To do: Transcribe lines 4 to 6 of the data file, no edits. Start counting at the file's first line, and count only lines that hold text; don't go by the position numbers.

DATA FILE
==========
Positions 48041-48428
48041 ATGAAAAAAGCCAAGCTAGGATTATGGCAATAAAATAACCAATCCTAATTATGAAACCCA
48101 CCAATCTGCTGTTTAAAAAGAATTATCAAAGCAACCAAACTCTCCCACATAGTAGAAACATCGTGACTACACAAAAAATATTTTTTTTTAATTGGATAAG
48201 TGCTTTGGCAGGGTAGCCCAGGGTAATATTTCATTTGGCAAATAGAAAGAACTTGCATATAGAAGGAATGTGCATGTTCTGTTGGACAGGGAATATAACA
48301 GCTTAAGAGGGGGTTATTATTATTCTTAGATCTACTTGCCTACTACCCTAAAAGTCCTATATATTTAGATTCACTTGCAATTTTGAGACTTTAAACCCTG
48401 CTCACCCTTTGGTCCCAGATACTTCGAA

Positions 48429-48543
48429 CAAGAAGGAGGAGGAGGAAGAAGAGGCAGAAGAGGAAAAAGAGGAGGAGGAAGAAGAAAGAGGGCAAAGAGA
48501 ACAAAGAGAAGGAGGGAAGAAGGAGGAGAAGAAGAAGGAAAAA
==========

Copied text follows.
48201 TGCTTTGGCAGGGTAGCCCAGGGTAATATTTCATTTGGCAAATAGAAAGAACTTGCATATAGAAGGAATGTGCATGTTCTGTTGGACAGGGAATATAACA
48301 GCTTAAGAGGGGGTTATTATTATTCTTAGATCTACTTGCCTACTACCCTAAAAGTCCTATATATTTAGATTCACTTGCAATTTTGAGACTTTAAACCCTG
48401 CTCACCCTTTGGTCCCAGATACTTCGAA